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Spanish banking giant’s fate in the hands of an Indian

Spanish banking giant’s fate in the hands of an Indian
PTI
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First Published: Wed, Mar 28 2007. 10 59 PM IST
Updated: Wed, Mar 28 2007. 10 59 PM IST
New Delhi: What began as small investments in stocks about 10 years ago has pushed once small-time investor Ramchand Bhavnani to an enviable position today, where he can decide the fate of Spain’s fifth-largest bank, Bankinter.
Continuing with the purchase of shares in Bankinter over the years, India-born Bhavnani—an unknown name till a few years ago—has raised his holding to more than 14%.
Bhavnani’s rise, which also earned him a director’s seat on Bankinter’s board in 2005, holds even more significance as Spain is a country where large businesses are mostly owned by powerful families and an intricate network of cross-holdings.
The Spanish lending giant said in a regulatory filing that Bhavnani, the second-largest shareholder, now owns 14.08% stake in the company, worth about $900 million.
The 63-year-old Sindhi businessman, who had moved to Hong Kong from Mumbai long back before moving to the Spanish territory of Canary Islands, has been consistently raising his stake in Bankinter—from about 6% in 2003 to 12% in October 2006 and to 13.6% till last week.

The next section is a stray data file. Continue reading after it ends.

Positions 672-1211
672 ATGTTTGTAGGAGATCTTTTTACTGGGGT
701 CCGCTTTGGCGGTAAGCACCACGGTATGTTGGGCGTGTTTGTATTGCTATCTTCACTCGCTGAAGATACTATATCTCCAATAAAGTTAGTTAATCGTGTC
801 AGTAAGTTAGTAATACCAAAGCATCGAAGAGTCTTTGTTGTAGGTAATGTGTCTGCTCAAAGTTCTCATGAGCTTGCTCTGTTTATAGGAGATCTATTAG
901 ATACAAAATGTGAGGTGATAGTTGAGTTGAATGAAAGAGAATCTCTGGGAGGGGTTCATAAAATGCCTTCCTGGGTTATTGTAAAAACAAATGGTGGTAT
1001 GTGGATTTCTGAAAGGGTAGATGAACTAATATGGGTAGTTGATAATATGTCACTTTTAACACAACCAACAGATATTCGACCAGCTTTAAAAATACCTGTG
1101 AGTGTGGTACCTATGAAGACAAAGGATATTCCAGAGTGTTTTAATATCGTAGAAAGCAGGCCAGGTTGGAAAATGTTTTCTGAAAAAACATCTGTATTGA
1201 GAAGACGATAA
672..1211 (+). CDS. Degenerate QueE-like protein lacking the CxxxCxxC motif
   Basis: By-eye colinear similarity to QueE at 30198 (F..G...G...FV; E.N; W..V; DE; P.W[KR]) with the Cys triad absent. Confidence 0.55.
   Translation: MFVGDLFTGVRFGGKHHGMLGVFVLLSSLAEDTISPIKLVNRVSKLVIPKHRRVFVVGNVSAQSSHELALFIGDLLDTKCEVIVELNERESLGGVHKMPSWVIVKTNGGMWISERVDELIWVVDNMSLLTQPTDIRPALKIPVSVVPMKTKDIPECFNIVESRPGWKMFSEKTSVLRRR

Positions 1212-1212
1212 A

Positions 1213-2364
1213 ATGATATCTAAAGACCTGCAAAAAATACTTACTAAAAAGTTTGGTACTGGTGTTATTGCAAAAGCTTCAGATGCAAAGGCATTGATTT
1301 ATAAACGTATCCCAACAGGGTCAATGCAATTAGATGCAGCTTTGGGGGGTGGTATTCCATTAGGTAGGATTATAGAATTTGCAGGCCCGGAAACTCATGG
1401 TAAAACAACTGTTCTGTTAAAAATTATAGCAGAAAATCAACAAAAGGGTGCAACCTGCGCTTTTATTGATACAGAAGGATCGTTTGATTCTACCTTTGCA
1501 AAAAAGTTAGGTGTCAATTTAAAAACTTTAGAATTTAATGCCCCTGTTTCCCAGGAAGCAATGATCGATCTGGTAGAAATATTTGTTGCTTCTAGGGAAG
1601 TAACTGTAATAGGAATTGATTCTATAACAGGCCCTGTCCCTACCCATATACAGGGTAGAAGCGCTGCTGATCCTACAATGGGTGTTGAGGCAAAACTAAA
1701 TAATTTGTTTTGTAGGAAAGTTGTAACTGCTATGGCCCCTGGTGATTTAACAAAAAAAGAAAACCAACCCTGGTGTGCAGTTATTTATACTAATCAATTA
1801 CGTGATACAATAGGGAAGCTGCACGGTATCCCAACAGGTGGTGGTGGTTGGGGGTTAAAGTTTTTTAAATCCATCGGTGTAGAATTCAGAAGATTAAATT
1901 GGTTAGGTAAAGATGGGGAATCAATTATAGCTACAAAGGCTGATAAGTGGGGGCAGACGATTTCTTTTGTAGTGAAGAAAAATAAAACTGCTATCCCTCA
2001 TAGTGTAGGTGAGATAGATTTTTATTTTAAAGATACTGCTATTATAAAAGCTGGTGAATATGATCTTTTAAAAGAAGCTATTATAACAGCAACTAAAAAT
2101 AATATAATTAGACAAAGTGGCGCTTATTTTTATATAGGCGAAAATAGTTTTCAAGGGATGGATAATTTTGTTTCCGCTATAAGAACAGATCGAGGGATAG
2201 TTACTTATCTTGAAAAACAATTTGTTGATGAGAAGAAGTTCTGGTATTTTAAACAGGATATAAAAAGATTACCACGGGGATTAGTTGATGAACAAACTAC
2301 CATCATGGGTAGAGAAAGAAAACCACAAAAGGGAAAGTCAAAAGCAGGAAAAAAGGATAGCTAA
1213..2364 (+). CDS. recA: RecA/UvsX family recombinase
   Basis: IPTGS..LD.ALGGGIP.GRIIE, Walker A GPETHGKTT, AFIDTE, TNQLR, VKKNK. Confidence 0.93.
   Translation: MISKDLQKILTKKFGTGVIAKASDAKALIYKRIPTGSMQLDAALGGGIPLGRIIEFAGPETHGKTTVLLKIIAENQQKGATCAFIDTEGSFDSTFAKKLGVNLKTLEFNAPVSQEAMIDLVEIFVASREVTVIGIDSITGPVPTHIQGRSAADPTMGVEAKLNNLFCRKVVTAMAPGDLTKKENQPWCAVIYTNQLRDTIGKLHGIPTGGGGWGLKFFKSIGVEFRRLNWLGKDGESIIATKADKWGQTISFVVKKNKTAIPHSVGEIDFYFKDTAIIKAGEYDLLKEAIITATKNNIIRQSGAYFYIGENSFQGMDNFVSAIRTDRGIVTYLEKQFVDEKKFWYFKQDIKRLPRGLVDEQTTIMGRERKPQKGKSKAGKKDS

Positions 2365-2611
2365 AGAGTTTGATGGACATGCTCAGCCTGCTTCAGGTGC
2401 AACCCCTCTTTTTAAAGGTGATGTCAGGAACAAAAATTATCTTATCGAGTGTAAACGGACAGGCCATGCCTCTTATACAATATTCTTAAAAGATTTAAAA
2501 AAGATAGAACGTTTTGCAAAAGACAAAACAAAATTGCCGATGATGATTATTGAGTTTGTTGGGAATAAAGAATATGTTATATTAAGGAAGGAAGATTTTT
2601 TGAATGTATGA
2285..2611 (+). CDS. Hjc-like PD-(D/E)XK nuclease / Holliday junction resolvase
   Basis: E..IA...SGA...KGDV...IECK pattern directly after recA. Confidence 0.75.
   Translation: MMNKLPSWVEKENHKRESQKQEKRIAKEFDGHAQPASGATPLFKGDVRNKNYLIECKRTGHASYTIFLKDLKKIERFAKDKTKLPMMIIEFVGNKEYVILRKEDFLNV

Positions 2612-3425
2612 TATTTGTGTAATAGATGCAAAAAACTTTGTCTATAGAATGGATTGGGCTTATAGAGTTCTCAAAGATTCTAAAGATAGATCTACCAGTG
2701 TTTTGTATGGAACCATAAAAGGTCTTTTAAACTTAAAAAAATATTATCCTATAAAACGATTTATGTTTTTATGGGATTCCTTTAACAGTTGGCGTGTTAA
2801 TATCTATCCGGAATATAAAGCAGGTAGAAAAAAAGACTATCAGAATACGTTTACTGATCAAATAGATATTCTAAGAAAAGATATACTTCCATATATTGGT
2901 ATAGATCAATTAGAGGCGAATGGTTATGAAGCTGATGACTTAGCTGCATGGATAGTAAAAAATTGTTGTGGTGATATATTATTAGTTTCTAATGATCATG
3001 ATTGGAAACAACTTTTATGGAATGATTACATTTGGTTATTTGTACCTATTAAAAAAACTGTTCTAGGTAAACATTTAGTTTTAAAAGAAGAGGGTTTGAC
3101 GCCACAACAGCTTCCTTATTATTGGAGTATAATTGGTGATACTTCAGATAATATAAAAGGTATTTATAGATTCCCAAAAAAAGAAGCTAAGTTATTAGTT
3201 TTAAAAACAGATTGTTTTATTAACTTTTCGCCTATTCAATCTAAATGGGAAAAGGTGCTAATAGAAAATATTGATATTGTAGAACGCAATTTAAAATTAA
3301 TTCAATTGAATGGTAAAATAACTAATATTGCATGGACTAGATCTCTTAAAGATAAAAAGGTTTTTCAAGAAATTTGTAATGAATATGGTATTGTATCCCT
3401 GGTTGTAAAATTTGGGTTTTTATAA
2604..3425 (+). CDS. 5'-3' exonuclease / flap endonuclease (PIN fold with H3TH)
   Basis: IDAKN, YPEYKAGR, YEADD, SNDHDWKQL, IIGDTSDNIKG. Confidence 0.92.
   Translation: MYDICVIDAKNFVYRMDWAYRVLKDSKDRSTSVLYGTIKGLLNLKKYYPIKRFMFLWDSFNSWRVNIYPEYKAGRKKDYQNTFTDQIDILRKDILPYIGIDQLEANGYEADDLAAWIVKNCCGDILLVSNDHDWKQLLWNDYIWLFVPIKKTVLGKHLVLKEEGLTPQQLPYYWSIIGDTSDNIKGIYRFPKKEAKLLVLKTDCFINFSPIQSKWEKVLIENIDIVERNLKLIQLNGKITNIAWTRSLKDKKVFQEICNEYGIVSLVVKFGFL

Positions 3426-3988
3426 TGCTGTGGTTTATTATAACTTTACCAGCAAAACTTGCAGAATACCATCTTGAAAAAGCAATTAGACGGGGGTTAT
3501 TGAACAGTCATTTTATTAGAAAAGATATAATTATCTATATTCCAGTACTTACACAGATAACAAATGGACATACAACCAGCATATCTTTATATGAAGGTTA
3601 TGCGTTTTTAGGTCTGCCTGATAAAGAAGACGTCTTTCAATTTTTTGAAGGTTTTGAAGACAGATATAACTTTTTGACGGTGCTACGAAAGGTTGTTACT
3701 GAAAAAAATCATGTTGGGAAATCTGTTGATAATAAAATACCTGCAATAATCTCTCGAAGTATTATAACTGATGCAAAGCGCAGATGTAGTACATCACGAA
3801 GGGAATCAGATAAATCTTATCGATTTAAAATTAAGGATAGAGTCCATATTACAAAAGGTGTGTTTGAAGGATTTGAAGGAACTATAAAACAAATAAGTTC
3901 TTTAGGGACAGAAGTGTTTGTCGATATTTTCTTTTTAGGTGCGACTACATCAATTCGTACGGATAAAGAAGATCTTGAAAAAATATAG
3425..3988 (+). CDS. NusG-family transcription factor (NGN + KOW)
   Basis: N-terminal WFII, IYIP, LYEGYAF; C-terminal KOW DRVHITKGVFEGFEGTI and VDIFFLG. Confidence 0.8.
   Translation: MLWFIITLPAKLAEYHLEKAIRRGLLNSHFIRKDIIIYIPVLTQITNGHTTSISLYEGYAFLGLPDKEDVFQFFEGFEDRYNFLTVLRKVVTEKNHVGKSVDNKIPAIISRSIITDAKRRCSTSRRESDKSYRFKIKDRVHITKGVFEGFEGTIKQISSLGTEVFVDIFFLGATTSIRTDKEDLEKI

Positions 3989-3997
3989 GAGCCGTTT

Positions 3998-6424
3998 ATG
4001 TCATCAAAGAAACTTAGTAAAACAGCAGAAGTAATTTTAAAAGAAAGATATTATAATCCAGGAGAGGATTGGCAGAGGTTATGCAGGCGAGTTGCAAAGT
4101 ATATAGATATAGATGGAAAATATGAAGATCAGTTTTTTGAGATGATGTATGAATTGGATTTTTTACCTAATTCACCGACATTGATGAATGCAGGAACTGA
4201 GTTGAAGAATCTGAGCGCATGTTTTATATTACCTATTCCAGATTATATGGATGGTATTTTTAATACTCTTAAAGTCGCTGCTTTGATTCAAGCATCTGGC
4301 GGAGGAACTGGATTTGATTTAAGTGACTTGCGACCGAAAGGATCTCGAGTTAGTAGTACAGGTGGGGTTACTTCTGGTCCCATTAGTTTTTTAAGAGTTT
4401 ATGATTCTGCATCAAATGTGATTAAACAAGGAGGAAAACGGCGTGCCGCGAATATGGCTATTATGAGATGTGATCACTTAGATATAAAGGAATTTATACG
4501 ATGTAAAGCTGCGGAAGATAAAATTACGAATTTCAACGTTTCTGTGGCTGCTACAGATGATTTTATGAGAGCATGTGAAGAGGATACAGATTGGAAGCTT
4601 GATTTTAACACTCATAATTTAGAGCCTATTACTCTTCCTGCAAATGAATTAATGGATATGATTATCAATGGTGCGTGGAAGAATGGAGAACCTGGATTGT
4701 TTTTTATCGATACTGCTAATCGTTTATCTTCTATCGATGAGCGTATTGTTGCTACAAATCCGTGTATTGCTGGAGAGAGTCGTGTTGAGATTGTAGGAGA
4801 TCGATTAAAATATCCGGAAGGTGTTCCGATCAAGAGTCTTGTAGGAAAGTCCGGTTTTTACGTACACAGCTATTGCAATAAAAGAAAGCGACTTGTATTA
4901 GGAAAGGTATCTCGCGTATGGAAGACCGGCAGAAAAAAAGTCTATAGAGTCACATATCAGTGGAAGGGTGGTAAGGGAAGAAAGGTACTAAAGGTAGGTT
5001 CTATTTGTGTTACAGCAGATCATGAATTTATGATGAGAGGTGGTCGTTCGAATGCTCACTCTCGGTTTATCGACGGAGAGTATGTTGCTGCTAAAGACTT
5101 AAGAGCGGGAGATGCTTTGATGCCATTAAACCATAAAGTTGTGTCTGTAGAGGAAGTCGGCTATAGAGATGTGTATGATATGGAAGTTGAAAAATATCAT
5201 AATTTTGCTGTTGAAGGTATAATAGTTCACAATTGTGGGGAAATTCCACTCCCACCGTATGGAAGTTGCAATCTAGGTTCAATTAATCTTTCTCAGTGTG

His growing stake has stirred speculations that the Spanish bank could soon become an acquisition target and Bhavnani could reap huge gains from the sale of his stake in Bankinter, currently controlled by the Boltin banking dynasty.
However, Bhavnani is unlikely to favour a potential sale to some Indian entity. He had said in an interview last month that he would prefer a possible sale to a Spanish firm and not a foreign bank.
Bhavnani’s rise to the driving seat at Bankinter bears resemblance to many super-hit film plots and has been even featured by publications such as The Wall Street Journal. After graduating from Mumbai, he worked for a Sindhi expatriate in Hong Kong and later married his boss’ daughter.
Later, he was sent by his father-in-law to rescue a faltering business—Casa Kishoo—in Canary Islands at the age of just 21, an assignment he completed successfully.
Subsequently, he started building relations with local banks in Canary Islands and took loans to import goods. He also started investing in the Spanish stock market in 1986.
Bhavnani was an active buyer during the 1987 stock market crash and is believed to have started reaping huge gains by 2003, after sustaining huge losses during the market crash of 2000-01.
His windfalls include acquisition of a 10% stake in Banco Zaragozano SA, which he later sold for $137 million, netting a profit of $65 million.
Bhavnani’s family is believed to have a number of investment portfolios managed by professional asset managers. The family also owns a chain of hotels in Canary Islands and Bhavnani’s total wealth is estimated to be in double-digit billion dollars.
Depite all his riches, Bhavnani continues to work from a desk at Casa Kishoo, where counters are full with cheap clothing and electronic goods imported from China.
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First Published: Wed, Mar 28 2007. 10 59 PM IST
More Topics: Money Matters | Global Markets |